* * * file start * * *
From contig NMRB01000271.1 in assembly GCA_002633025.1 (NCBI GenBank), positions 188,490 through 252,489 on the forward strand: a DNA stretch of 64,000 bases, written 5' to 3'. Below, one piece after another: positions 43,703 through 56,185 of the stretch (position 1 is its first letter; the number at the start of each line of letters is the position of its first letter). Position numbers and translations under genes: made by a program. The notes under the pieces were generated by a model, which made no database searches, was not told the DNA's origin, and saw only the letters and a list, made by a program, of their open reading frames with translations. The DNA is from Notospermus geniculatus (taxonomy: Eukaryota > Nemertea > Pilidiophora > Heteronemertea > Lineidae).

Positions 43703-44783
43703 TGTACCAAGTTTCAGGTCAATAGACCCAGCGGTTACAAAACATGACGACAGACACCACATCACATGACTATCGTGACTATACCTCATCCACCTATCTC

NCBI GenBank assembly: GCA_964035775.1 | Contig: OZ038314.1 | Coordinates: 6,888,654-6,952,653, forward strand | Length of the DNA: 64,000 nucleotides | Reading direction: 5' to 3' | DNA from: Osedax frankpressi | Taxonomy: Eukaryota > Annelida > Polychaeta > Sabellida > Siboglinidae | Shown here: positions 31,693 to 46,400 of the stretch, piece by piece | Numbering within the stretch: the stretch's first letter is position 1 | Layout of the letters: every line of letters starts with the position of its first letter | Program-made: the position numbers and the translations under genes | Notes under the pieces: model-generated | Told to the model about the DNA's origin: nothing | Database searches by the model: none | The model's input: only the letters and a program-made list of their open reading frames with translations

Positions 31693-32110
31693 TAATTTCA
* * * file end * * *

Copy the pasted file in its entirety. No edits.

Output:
From contig NMRB01000271.1 in assembly GCA_002633025.1 (NCBI GenBank), positions 188,490 through 252,489 on the forward strand: a DNA stretch of 64,000 bases, written 5' to 3'. Below, one piece after another: positions 43,703 through 56,185 of the stretch (position 1 is its first letter; the number at the start of each line of letters is the position of its first letter). Position numbers and translations under genes: made by a program. The notes under the pieces were generated by a model, which made no database searches, was not told the DNA's origin, and saw only the letters and a list, made by a program, of their open reading frames with translations. The DNA is from Notospermus geniculatus (taxonomy: Eukaryota > Nemertea > Pilidiophora > Heteronemertea > Lineidae).

Positions 43703-44783
43703 TGTACCAAGTTTCAGGTCAATAGACCCAGCGGTTACAAAACATGACGACAGACACCACATCACATGACTATCGTGACTATACCTCATCCACCTATCTC

NCBI GenBank assembly: GCA_964035775.1 | Contig: OZ038314.1 | Coordinates: 6,888,654-6,952,653, forward strand | Length of the DNA: 64,000 nucleotides | Reading direction: 5' to 3' | DNA from: Osedax frankpressi | Taxonomy: Eukaryota > Annelida > Polychaeta > Sabellida > Siboglinidae | Shown here: positions 31,693 to 46,400 of the stretch, piece by piece | Numbering within the stretch: the stretch's first letter is position 1 | Layout of the letters: every line of letters starts with the position of its first letter | Program-made: the position numbers and the translations under genes | Notes under the pieces: model-generated | Told to the model about the DNA's origin: nothing | Database searches by the model: none | The model's input: only the letters and a program-made list of their open reading frames with translations

Positions 31693-32110
31693 TAATTTCA